Brazil has a lot of government support for open source projects. They have historically opposed US efforts to shove the worst aspects of American copyright law down other countries' throats. The Dilma administration has also been vocal in its opposition to the NSA's mass surveillance programs, forming a sort of axis with Germany, where Angela Merkel is equally unamused. We are not in complete agreement on all issues. Brazil's constitution has some alarming limits on anonymous speech. Many of the activists speaking at the event are more concerned with getting people to stop using Facebook and Google products than they are with fighting unchecked government surveillance. I politely refrain from having these arguments with my hosts, though I do introduce them to the theory of harm reduction, which I have blatantly stolen from sex and drug education. You can tell people to stop using Facebook. You can even try to build non-centralized, open source alternatives to Facebook. But what the hell are you going to do when people just keep on using Facebook anyway--give up on them?
This being Carmen San Diego.
At night, we go to house parties. We go clubbing. The Paulistas take us to a samba club that doesn't even open until midnight. The DJ plays songs from the North and everyone sings along with their hands in the air. I suspect this is the local equivalent of everyone singing along to Journey. At 4 am the dance floor is still completely packed. I am covered in sweat. In Brazil, people make eye contact with strangers on the dance floor. They will reach out and touch you and smile and dance with you even if you don't speak the same language. The Germans dance like they're about to invade Poland.
On my day off, one of the conference organizers takes me around the city, mostly around Libertad, which is the Asian immigrant neighborhood--originally Japanese but now increasingly Chinese. We walk through Japanese tea gardens and a Sunday market and an indoor market linked by endless escalators, where the stalls sell bootleg anime, tee-shirts with the names of metal bands, and custom-made cosplay costumes. My host informs me that on the weekends, you can find cosplayers all up and down the escalators. We walk through the Italian immigrant neighborhood and see some of the very last old houses that hadn't been torn down and replaced with high rises. We walk down Paulista Ave., Sao Paulo's grandest boulevard, past stalls selling antiques and vendors selling fresh corn and protestors who want better pay for teachers (they've been protesting for a month, at least) and an "art intervention" that consists of women in multi-colored masks, carrying signs and marching in slow motion, like butoh dancers. He tells me about traveling around Brazil, hitching rides on army helicopters and about wanting to see Scotland and about being jailed and having his arm broken in a dozen places for protesting. You see these fingers? I cannot feel anything.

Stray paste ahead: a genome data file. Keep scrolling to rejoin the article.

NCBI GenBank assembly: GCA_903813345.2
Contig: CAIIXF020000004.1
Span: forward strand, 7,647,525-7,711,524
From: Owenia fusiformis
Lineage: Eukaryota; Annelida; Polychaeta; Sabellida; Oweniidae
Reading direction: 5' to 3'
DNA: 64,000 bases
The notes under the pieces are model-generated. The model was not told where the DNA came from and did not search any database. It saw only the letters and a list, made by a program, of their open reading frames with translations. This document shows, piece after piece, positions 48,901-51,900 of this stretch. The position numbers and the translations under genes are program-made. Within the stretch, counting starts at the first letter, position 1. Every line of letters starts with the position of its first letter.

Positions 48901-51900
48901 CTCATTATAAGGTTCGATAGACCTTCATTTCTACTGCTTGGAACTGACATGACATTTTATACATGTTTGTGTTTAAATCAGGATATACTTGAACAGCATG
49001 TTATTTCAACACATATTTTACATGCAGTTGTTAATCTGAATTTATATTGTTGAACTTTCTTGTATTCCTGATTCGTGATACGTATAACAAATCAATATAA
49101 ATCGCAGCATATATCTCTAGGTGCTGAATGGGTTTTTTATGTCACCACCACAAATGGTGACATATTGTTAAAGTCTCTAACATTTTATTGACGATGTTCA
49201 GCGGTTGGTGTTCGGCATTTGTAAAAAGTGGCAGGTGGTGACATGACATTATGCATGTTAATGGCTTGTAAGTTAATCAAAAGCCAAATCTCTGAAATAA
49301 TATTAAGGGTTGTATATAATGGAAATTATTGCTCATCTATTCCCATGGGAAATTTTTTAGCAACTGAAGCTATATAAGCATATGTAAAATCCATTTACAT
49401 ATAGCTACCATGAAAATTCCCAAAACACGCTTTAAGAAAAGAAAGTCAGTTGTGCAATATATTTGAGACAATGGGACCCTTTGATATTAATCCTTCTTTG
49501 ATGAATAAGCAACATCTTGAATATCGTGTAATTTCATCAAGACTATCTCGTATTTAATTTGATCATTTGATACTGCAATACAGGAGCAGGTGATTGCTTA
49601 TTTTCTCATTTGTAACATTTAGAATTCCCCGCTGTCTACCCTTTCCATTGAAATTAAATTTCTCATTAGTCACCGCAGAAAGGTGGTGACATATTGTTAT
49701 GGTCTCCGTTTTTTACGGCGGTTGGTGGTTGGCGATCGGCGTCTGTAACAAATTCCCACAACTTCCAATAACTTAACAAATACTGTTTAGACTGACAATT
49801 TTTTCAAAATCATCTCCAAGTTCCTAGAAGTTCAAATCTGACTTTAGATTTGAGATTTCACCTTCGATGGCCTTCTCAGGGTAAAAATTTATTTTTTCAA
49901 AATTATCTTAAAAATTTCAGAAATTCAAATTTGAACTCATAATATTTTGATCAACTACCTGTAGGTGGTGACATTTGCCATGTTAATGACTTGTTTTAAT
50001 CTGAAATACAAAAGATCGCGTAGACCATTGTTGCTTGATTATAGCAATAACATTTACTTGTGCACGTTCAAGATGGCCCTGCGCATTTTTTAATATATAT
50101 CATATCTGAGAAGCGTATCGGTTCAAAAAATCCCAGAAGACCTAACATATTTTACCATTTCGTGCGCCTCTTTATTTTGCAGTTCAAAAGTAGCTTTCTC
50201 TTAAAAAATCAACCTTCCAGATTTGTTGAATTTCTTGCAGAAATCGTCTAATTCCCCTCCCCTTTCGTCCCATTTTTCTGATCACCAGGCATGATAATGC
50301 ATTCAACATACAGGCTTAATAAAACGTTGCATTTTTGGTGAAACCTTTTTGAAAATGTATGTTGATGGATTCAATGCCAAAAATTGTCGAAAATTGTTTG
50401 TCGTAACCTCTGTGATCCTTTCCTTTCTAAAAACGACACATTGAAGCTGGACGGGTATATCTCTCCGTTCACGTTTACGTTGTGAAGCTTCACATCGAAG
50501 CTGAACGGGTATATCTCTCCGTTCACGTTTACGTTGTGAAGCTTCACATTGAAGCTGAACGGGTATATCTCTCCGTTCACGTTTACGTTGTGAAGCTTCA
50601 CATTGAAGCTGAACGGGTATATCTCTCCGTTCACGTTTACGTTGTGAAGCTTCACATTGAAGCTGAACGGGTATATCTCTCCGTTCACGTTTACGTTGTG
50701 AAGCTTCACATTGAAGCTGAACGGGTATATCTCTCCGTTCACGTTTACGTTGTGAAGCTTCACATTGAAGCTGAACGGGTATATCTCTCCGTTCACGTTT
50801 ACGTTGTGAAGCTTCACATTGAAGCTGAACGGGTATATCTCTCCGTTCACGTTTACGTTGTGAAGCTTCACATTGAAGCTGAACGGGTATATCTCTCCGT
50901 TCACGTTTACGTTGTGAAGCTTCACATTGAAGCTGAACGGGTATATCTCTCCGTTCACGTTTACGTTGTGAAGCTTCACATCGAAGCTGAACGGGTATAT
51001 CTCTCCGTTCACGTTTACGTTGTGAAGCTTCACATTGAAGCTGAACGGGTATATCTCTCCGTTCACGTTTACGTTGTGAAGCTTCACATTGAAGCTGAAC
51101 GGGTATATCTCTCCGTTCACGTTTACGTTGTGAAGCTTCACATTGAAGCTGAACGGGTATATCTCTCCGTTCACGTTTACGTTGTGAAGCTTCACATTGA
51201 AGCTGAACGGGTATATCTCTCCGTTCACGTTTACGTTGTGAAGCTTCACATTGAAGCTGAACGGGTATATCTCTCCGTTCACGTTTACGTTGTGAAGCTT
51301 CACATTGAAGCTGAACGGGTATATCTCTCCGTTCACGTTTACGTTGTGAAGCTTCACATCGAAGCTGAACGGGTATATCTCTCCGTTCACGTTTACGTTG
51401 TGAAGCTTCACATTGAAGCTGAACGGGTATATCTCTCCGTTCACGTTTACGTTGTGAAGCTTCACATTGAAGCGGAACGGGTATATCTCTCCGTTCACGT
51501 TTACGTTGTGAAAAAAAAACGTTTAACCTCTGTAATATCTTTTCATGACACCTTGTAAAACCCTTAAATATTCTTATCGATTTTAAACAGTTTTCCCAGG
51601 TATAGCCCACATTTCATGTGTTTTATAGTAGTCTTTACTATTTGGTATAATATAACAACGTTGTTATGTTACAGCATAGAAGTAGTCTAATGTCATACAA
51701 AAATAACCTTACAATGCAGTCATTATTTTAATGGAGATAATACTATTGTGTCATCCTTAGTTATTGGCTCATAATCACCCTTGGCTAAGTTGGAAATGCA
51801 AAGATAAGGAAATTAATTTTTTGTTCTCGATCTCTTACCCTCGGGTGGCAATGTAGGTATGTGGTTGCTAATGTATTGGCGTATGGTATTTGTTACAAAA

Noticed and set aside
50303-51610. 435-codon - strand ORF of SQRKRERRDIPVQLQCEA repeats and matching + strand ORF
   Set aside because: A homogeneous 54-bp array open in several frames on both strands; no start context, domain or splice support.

No one has ever thrown me in jail for protesting. Police have never mangled my body for standing up to the government. I'm glad he likes Information Society and sushi and has opinions about Game of Thrones and can sing all of the words to Bohemian Rhapsody, but my life suddenly feels very small. The trouble with Sao Paolo is that it feels like Los Angeles. It feels familiar and comfortable, if a bit vast. But it's only a trick, a pleasant trick for rich tourists. This isn't Los Angeles at all.